Not Brushing Aside Trauma Makes For A Better Narrative

Magical Girl Spec-Ops Asuka Post Title Image

Magical Girl Spec-Ops Asuka Episode 2 Review

I loved Sailor Moon growing up. It was really the first anime I watched that I came to realise was anime. As such, magical girl stories have been something of a staple for me since entering the world of anime and while I will admit I’m a little over this dark take or parody twist all of them seem to take these days, Magical Girl Spec-Ops Asuka is so far managing to offer a nice balance of elements that is drawing me right into the story. In Sailor Moon when the bad guy’s insidious plans went public, the normal response the following day from characters, particularly Molly, was to assume they’d had some crazy dream or similar. Very rarely did any impact from the event linger and it was almost as if it hadn’t happened. While that works well enough in Sailor Moon, it was refreshing to that this wasn’t the approach taken here.

Magical Girl Spec-Ops Asuka - Episode 2 - Asuka

The events from episode 1 were not brushed aside and the world did not reset with everyone just moving on. The trauma of nearly being killed weighs heavily on Asuka’s classmate as does the feeling of helplessness. This story is taking it’s themes seriously even as it builds something fairly entertaining.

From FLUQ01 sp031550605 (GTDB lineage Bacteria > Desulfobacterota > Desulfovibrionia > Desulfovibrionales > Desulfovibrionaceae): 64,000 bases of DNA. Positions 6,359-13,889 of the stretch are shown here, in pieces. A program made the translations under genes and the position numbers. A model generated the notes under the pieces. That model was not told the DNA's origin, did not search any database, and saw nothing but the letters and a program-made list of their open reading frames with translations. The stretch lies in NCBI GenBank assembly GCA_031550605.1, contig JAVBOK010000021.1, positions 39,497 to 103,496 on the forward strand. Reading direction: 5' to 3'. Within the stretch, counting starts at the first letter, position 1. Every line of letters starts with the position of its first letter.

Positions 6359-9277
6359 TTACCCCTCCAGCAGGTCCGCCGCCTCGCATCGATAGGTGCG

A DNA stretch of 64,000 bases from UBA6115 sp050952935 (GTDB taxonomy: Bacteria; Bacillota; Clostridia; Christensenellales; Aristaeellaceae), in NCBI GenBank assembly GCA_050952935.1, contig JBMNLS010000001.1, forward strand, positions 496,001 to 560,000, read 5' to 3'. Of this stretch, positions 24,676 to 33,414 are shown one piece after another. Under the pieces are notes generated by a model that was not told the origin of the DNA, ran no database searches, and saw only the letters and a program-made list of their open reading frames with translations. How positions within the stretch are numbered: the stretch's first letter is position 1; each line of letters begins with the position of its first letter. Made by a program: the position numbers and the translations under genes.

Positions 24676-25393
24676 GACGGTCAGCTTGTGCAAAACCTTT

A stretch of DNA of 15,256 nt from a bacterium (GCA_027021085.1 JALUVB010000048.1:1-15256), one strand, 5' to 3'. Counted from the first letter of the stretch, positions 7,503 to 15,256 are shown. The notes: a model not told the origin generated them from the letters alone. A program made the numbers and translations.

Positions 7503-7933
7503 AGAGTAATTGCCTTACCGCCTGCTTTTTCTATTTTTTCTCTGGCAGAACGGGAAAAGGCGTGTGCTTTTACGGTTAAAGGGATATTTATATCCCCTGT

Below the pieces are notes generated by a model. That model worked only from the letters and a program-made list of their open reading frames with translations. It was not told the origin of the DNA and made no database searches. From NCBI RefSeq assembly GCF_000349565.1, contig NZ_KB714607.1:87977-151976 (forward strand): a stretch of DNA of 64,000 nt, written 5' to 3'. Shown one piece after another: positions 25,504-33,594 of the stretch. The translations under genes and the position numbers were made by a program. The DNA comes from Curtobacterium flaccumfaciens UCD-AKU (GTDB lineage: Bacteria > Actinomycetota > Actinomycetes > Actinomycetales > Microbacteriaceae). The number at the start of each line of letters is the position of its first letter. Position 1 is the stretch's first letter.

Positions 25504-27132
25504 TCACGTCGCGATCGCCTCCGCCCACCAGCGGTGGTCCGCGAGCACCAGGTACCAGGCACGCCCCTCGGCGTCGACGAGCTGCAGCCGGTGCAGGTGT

And it is entertaining. It isn’t wallowing in the misery of its characters and traumatising them just to see them break (not yet at least – it might still go there). Instead it seems to want to look at the situation it put its characters in and consider the way it would impact on the different characters. We see this in the classmates’ different responses to the violence in the city with the girl who was in the midst of it exhausted and suffering, going into shock after a police car with its siren passes her by. We also see those less close to the scene and their more subdued tone compared to the previous episode.

Magical Girl Spec Ops Asuka - Episode 2 - disas

Then we get another contrast. We have seen Asuka is still dealing with the trauma from the war and trying to get on with her life, but what about the other magical girls? This episode brings in Kurumi who is more of a support fighter but because Asuka is refusing to join the unit, Kurumi is all they’ve got when a left-over Disas is set loose in the city. Not only do we get a bit of back story between the two but we see that Kurumi, despite admitting she isn’t very strong, is still fighting the fight and has taken a very different approach to life after the war than Asuka. What I found particularly applause worthy, was that the scene didn’t condemn Asuka’s choice even though Kurumi accused her of being unfair and awful. The story leaves the audience to decide as it presents these two characters.